This article empirically tests five structural models of corporate bond pricing: those of Merton (1974), Geske (1977), Longstaff and Schwartz (1995), Leland and Toft (1996), and Collin-Dufresne and Goldstein (2001). We implement the models using a sample of 182 bond prices from firms with simple capital structures during the period 1986-1997. The conventional wisdom is that structural models do not generate spreads as high as those seen in the bond market, and true to expectations, we find that the predicted spreads in our implementation of the Merton model are too low. However, most of the other structural models predict spreads that are too high on average. Nevertheless, accuracy is a problem, as the newer models tend to severely overstate the credit risk of firms with high leverage or volatility and yet suffer from a spread underprediction problem with safer bonds. The Leland and Toft model is an exception in that it overpredicts spreads on most bonds, particularly those with high coupons. More accurate structural models must avoid features that increase the credit risk on the riskier bonds while scarcely affecting the spreads of the safest bonds.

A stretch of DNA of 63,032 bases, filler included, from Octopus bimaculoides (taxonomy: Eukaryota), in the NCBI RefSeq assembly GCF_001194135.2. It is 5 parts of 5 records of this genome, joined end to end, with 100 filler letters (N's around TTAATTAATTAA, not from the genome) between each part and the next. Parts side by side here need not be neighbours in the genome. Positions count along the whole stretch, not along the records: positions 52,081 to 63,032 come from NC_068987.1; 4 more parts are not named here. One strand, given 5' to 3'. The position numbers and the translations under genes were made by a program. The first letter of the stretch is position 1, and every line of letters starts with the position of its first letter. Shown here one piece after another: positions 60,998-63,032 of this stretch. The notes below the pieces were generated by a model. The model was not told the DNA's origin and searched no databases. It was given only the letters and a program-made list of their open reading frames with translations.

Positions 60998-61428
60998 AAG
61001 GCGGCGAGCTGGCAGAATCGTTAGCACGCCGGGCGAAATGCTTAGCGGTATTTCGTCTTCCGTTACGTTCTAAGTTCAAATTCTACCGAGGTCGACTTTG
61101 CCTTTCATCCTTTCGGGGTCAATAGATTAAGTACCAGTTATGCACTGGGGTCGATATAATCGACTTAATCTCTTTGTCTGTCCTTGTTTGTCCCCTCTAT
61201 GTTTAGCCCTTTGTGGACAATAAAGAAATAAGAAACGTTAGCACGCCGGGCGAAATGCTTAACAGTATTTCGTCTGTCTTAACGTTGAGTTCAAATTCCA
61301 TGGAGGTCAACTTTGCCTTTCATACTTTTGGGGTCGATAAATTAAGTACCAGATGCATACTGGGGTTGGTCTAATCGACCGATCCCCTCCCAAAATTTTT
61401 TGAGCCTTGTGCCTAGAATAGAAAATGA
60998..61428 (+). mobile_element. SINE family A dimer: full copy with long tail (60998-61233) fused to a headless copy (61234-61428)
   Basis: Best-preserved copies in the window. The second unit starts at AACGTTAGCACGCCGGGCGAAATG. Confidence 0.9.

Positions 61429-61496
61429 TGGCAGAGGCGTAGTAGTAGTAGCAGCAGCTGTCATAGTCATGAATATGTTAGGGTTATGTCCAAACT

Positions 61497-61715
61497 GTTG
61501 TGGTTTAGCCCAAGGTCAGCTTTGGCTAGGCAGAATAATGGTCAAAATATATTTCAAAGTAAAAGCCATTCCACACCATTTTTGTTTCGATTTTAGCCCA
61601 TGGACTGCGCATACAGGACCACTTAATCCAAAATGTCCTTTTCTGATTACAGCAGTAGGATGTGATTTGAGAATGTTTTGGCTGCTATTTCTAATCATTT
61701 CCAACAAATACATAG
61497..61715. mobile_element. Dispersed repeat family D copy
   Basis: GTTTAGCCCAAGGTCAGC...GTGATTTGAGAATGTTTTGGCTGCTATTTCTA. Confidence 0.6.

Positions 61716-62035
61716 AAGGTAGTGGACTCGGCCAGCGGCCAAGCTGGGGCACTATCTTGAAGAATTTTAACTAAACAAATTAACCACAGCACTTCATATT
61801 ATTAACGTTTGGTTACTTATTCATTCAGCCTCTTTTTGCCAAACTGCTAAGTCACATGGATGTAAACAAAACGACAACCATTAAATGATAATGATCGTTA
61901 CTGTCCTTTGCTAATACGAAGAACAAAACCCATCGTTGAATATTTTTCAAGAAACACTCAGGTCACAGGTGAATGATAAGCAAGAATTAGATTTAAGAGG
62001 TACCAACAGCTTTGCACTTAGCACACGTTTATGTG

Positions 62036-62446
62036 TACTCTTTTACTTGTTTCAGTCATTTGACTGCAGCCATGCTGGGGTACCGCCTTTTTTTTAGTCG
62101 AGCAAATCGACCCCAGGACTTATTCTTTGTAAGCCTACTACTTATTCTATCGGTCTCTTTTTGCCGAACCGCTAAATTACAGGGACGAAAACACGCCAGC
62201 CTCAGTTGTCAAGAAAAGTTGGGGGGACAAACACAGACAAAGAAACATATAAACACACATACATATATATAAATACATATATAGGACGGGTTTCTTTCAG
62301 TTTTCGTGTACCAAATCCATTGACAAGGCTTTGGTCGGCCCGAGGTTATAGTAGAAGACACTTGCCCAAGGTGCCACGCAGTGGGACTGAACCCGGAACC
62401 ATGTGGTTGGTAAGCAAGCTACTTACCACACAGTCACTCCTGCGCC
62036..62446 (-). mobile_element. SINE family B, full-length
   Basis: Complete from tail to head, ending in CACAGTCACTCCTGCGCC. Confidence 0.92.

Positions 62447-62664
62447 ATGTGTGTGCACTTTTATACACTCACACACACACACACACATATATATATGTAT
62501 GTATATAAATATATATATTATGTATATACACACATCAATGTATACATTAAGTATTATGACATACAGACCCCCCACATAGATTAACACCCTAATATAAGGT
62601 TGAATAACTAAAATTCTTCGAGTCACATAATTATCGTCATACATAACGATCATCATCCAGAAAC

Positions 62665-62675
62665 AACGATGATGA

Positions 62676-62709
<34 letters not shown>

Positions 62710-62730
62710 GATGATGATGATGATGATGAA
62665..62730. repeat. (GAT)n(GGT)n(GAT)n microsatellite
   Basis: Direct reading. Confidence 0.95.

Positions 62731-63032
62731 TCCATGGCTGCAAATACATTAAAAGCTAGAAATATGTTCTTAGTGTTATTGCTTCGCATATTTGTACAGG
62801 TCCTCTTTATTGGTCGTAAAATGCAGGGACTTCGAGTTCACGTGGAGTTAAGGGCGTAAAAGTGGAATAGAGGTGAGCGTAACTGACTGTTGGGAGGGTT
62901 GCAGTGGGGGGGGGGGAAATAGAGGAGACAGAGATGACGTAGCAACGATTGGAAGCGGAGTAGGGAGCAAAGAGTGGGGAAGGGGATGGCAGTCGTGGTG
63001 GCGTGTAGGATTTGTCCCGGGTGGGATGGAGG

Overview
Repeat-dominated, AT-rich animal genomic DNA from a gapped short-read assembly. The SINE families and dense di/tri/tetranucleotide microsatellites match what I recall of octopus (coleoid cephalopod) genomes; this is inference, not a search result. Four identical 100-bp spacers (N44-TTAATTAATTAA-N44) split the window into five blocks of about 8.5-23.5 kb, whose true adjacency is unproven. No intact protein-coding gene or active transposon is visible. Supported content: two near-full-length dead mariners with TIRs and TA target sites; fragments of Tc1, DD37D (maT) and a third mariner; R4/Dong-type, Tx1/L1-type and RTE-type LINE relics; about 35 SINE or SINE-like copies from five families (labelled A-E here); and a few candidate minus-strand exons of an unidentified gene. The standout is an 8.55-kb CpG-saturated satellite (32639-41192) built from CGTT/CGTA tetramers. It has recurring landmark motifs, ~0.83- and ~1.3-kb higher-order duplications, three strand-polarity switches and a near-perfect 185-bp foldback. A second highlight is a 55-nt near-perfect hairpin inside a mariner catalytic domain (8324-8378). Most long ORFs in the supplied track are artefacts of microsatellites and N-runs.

All Science Journal Classification (ASJC) codes
- Economics and Econometrics